All throughout the summer we’ve been developing the garden by planting crops, clearing old growth and making new beds. We’ve hosted several volunteer groups. One in particular is Repair the World, which is a Jewish organization that focuses on connecting teens from the suburbs to organizations in Detroit to strengthen and grow community bonds with their Peer Corp program. A lot of work is done around Hope House by volunteers and interns because so much manpower is needed. Usually, by August everything is stable and light weeding and watering is the only necessary constant. Waiting on the veggies to mature can be exciting. There are already a number of tomatoes bulging out from the trellis, but they’re still green. I have not seen any of the eggplants yet, though. I never really was a fan of eggplant, but I figured since I planted them, then I should at least give them a try with my adult palate. I had a change of heart regarding beets and it was purely because of the beets we roasted with the kids at the resiliency camp. I can say that I have grilled beets at home at least three times since the camp and as a matter of fact, I will be grilling some tonight. I’m glad to be incorporating new healthy habits into my life. I’m definitely eager for more.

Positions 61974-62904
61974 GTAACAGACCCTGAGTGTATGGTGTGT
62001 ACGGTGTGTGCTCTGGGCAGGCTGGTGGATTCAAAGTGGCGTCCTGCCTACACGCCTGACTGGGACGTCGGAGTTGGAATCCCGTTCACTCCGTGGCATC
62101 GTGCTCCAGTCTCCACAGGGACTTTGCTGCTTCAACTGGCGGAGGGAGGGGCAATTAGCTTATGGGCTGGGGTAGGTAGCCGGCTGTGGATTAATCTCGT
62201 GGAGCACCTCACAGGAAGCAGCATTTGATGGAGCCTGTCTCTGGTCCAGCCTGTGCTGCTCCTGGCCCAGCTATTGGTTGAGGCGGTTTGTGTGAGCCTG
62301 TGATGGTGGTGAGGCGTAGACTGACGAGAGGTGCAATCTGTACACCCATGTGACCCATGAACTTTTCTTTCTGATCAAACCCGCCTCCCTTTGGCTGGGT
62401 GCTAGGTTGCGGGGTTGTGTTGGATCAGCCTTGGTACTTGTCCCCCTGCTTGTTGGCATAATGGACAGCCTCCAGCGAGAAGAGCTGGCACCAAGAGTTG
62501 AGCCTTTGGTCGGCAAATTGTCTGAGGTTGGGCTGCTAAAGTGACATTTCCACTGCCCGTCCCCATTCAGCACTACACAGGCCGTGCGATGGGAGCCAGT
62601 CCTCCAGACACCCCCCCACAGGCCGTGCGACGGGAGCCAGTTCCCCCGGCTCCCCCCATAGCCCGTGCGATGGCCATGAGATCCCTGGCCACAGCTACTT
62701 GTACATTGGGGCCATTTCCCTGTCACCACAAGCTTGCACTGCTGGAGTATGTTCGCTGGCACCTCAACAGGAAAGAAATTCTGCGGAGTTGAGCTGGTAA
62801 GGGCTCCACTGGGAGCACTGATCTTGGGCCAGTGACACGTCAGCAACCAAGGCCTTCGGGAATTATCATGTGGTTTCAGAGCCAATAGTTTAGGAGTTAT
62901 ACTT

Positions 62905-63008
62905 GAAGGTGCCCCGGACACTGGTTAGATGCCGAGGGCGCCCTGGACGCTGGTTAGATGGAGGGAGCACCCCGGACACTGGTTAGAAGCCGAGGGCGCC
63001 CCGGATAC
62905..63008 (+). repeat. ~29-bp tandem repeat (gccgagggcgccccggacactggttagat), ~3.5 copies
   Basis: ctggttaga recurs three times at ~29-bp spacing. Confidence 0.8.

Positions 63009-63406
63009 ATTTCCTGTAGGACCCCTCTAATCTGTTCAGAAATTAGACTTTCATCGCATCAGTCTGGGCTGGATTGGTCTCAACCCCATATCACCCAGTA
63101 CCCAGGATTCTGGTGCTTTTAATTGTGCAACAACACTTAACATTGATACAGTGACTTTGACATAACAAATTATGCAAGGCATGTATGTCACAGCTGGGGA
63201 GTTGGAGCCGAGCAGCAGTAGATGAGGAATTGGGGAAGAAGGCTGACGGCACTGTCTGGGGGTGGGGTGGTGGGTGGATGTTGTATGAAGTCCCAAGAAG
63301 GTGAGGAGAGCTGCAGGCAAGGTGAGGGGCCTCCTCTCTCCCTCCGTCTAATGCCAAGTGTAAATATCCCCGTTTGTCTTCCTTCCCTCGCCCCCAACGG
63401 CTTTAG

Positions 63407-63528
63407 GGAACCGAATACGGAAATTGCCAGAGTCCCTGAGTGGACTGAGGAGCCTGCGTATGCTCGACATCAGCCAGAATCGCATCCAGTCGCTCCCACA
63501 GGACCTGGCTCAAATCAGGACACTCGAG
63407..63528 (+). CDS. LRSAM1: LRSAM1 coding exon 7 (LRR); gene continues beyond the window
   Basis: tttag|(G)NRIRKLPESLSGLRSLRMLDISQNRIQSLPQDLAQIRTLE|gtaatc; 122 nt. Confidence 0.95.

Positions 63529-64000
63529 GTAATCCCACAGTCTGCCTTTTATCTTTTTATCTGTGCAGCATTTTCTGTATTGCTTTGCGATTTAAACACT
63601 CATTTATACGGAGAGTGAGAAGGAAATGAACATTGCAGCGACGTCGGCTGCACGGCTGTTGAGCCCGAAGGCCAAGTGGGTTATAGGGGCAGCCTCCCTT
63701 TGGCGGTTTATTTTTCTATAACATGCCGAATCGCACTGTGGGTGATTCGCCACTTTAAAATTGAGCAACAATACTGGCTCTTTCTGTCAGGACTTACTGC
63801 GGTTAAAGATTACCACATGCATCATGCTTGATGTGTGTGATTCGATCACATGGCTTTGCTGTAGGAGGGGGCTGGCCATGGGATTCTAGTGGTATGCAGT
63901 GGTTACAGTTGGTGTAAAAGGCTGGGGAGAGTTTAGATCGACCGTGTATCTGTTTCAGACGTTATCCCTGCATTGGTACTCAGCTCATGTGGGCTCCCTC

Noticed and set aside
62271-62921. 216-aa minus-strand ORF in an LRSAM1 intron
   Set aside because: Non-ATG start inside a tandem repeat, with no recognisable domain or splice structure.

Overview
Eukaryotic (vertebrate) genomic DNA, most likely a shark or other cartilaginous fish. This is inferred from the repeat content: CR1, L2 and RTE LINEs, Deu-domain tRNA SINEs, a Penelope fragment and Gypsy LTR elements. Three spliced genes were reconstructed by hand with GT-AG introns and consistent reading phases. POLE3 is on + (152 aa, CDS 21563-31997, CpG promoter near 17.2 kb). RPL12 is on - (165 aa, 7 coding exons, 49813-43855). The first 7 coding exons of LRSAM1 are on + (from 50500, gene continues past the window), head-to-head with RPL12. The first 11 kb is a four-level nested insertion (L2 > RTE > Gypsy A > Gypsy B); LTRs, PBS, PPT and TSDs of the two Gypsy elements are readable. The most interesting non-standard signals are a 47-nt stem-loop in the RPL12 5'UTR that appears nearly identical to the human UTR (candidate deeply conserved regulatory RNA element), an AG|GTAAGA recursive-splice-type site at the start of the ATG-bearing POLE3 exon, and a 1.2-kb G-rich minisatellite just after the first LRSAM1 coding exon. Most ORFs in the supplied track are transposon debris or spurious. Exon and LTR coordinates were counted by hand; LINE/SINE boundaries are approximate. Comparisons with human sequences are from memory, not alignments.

Other visitors to the garden were students from Oakland University. They were conducting a study on pollinators in urban gardens and chose the Voices for Earth Justice garden as one of their locations. They set up insect traps and temperature monitors in various areas of the garden. This past Wednesday was their last day and they came to collect their items. Apparently they observed the high activity of the bees in the wildflower section of the garden and were inspired to gift Hope House with a book about bees as a thank you.